• Linearity is an error whereby the sensitivity changes across the pressure range. This is commonly a function of the force collection thickness selection for the intended pressure and the quality of the bonding.
  • Hysteresis is an error of return to zero after pressure excursion.
  • Repeatability - This error is sometimes tied-in with hysteresis but is across the pressure range.
  • EMI induced errors - As strain gauges output voltage is in the mV range, even μV if the Wheatstone bridge voltage drive is kept low to avoid self heating of the element, special care must be taken in output signal amplification to avoid amplifying also the superimposed noise. A solution which is frequently adopted is to use "carrier frequency" amplifiers which convert the voltage variation into a frequency variation (as in VCOs) and have a narrow bandwidth thus reducing out of band EMI.
  • Overloading – If a strain gauge is loaded beyond its design limit (measured in microstrain) its performance degrades and can not be recovered. Normally good engineering practice suggests not to stress strain gauges beyond ±3000 microstrain.
  • Humidity – If the wires connecting the strain gauge to the signal conditioner are not protected against humidity, such as bare wire, corrosion can occur, leading to parasitic resistance. This can allow currents to flow between the wires and the substrate to which the strain gauge is glued, or between the two wires directly, introducing an error which competes with the current flowing through the strain gauge. For this reason, high-current, low-resistance strain gauges (120 ohm) are less prone to this type of error. To avoid this error it is sufficient to protect the strain gauges wires with insulating enamel (e.g., epoxy or polyurethane type). Strain gauges with unprotected wires may be used only in a dry laboratory environment but not in an industrial one.

In some applications, strain gauges add mass and damping to the vibration profiles of the hardware they are intended to measure. In the turbomachinery industry, one used alternative to strain gauge technology in the measurement of vibrations on rotating hardware is the Non-Intrusive Stress Measurement System, which allows measurement of blade vibrations without any blade or disc-mounted hardware...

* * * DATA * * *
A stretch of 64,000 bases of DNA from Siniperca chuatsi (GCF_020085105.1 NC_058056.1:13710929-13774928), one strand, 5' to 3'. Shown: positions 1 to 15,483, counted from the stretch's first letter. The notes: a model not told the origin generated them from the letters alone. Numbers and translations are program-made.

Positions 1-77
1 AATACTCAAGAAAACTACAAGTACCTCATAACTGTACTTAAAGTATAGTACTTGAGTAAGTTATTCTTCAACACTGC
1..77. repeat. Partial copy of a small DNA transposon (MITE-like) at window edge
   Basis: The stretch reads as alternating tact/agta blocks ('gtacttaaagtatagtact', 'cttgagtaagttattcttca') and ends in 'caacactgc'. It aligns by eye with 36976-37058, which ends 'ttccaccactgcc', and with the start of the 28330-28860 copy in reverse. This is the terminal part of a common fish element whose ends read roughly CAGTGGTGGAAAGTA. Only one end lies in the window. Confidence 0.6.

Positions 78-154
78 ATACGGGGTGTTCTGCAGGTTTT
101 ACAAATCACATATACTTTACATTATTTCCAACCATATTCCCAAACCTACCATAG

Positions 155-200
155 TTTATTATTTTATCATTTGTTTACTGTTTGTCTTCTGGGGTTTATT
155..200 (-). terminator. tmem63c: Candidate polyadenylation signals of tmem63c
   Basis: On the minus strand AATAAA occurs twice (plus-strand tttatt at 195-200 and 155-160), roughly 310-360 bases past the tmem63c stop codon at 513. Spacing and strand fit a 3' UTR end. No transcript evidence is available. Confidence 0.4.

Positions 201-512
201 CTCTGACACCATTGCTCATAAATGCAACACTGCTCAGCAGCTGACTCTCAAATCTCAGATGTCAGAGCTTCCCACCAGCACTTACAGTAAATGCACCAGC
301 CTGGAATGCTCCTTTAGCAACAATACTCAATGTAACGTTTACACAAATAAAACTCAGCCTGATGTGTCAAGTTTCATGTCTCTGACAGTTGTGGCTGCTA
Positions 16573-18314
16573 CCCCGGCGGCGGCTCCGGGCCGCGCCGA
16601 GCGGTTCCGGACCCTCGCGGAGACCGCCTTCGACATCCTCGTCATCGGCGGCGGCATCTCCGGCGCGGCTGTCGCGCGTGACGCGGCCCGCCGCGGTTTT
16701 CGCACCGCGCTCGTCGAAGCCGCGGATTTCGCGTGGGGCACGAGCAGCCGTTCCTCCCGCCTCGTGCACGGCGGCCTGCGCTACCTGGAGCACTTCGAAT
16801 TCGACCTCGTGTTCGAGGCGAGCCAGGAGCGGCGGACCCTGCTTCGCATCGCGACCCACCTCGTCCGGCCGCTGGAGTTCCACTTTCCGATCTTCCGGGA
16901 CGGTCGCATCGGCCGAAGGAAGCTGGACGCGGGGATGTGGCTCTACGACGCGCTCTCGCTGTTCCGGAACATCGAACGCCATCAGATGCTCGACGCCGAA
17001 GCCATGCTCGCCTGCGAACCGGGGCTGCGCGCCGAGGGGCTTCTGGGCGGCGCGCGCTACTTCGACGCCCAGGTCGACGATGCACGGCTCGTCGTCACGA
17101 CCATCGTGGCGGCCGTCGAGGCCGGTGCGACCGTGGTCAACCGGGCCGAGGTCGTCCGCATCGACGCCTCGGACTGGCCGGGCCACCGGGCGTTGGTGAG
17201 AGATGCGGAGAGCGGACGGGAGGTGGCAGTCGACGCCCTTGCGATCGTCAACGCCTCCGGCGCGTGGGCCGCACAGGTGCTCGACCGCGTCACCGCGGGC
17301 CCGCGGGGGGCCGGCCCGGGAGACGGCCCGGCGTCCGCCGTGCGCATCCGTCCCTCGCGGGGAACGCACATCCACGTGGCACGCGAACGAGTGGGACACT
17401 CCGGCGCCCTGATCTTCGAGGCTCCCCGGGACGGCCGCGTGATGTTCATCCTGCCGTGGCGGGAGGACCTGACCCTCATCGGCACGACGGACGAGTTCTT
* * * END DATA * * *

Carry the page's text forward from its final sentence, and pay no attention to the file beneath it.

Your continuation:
Geometries of strain gages

The following different kind of strain gages are available in the market:

  • Linear strain gauges,
  • Membrane Rosette strain gauges,
  • Double linear strain gauges,
  • Full bridge strain gauges,
  • Shear strain gauges,
  • Half bridge strain gauges,
  • Column strain gauges,
  • 45°-Rosette (3 measuring directions),
  • 90°-Rosette (2 measuring directions).

Other types

For measurements of small strain, semiconductor strain gauges, so called piezoresistors, are often preferred over foil gauges. A semiconductor gauge usually has a larger gauge factor than a foil gauge. Semiconductor gauges tend to be more expensive, more sensitive to temperature changes, and are more fragile than foil gauges.

Nanoparticle-based strain gauges emerge as a new promising technology. These resistive sensors whose active area is made by an assembly of conductive nanoparticles, such as gold or carbon, combine a high gauge factor, a large deformation range and a small electrical consumption due to their high impedance.

In biological measurements, especially blood flow and tissue swelling, a variant called mercury-in-rubber strain gauge is used. This kind of strain gauge consists of a small amount of liquid mercury enclosed in a small rubber tube, which is applied around e.g., a toe or leg. Swelling of the body part results in stretching of the tube, making it both longer and thinner, which increases electrical resistance.

Fiber optic sensing can be employed to measure strain along an optical fiber. Measurements can be distributed along the fiber, or taken at predetermined points on the fiber. The 2010 America's Cup boats Alinghi 5 and USA-17 both employ embedded sensors of this type.[7]

Other optical measuring techniques can be used to measure strains like ESPI or Digital Image Correlation (DIC).